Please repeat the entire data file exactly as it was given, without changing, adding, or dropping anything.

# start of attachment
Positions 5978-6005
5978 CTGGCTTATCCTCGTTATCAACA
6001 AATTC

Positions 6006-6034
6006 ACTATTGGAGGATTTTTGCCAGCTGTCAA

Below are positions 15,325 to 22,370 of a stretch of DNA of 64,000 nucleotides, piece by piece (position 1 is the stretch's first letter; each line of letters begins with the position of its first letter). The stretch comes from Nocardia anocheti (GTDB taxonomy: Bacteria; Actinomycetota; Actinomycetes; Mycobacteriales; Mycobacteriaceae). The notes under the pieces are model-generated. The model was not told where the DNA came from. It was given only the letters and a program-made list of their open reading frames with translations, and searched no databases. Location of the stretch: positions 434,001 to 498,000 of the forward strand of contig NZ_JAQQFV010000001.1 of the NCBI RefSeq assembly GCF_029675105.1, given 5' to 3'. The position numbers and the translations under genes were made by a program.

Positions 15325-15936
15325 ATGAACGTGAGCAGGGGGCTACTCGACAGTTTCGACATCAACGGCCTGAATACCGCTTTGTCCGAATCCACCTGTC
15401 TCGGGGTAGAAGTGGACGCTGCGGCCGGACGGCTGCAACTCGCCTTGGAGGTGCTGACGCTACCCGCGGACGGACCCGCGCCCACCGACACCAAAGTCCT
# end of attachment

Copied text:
Positions 5978-6005
5978 CTGGCTTATCCTCGTTATCAACA
6001 AATTC

Positions 6006-6034
6006 ACTATTGGAGGATTTTTGCCAGCTGTCAA

Below are positions 15,325 to 22,370 of a stretch of DNA of 64,000 nucleotides, piece by piece (position 1 is the stretch's first letter; each line of letters begins with the position of its first letter). The stretch comes from Nocardia anocheti (GTDB taxonomy: Bacteria; Actinomycetota; Actinomycetes; Mycobacteriales; Mycobacteriaceae). The notes under the pieces are model-generated. The model was not told where the DNA came from. It was given only the letters and a program-made list of their open reading frames with translations, and searched no databases. Location of the stretch: positions 434,001 to 498,000 of the forward strand of contig NZ_JAQQFV010000001.1 of the NCBI RefSeq assembly GCF_029675105.1, given 5' to 3'. The position numbers and the translations under genes were made by a program.

Positions 15325-15936
15325 ATGAACGTGAGCAGGGGGCTACTCGACAGTTTCGACATCAACGGCCTGAATACCGCTTTGTCCGAATCCACCTGTC
15401 TCGGGGTAGAAGTGGACGCTGCGGCCGGACGGCTGCAACTCGCCTTGGAGGTGCTGACGCTACCCGCGGACGGACCCGCGCCCACCGACACCAAAGTCCT